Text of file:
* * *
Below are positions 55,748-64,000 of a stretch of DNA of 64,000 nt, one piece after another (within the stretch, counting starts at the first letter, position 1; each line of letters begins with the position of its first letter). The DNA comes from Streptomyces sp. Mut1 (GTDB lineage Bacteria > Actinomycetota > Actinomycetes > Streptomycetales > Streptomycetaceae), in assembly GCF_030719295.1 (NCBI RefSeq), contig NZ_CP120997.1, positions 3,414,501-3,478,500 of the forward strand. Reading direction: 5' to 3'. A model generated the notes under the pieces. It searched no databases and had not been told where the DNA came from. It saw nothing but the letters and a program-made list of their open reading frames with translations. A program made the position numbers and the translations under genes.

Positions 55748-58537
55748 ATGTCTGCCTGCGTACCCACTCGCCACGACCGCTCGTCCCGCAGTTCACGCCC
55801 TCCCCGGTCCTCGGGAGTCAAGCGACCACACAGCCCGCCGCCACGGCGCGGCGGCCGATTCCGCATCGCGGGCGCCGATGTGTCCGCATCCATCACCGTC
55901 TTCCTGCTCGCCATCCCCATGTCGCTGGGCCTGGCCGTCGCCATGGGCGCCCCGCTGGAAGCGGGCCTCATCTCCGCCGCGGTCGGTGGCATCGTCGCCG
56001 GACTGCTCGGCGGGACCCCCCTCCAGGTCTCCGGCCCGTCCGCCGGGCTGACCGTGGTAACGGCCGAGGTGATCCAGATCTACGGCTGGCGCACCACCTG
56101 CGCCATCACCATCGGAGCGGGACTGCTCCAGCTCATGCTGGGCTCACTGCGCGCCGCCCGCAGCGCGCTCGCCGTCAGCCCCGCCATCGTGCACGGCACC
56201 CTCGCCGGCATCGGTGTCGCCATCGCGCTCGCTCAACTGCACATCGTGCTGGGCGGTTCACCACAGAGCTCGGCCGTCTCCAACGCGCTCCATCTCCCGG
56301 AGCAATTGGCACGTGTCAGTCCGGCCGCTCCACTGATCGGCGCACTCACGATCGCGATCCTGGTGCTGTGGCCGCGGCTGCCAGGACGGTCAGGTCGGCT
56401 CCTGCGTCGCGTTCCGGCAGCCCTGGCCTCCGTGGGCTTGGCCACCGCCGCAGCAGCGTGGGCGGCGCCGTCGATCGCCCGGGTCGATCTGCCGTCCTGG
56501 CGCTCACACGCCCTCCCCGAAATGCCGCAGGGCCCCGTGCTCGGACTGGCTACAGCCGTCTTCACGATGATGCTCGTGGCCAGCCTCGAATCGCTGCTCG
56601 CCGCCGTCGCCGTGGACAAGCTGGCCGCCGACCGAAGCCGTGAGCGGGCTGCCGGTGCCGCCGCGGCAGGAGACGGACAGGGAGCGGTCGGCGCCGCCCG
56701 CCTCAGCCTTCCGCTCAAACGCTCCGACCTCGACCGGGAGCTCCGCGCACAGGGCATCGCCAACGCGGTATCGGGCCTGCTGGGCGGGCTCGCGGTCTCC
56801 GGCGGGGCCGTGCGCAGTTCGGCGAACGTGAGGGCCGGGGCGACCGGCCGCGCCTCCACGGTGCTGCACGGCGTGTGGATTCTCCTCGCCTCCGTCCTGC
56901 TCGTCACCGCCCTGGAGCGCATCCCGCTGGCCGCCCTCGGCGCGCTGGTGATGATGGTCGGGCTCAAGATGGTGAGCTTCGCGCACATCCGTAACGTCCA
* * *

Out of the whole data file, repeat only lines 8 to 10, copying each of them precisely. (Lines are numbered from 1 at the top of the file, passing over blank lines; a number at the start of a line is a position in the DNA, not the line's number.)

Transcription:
56201 CTCGCCGGCATCGGTGTCGCCATCGCGCTCGCTCAACTGCACATCGTGCTGGGCGGTTCACCACAGAGCTCGGCCGTCTCCAACGCGCTCCATCTCCCGG
56301 AGCAATTGGCACGTGTCAGTCCGGCCGCTCCACTGATCGGCGCACTCACGATCGCGATCCTGGTGCTGTGGCCGCGGCTGCCAGGACGGTCAGGTCGGCT
56401 CCTGCGTCGCGTTCCGGCAGCCCTGGCCTCCGTGGGCTTGGCCACCGCCGCAGCAGCGTGGGCGGCGCCGTCGATCGCCCGGGTCGATCTGCCGTCCTGG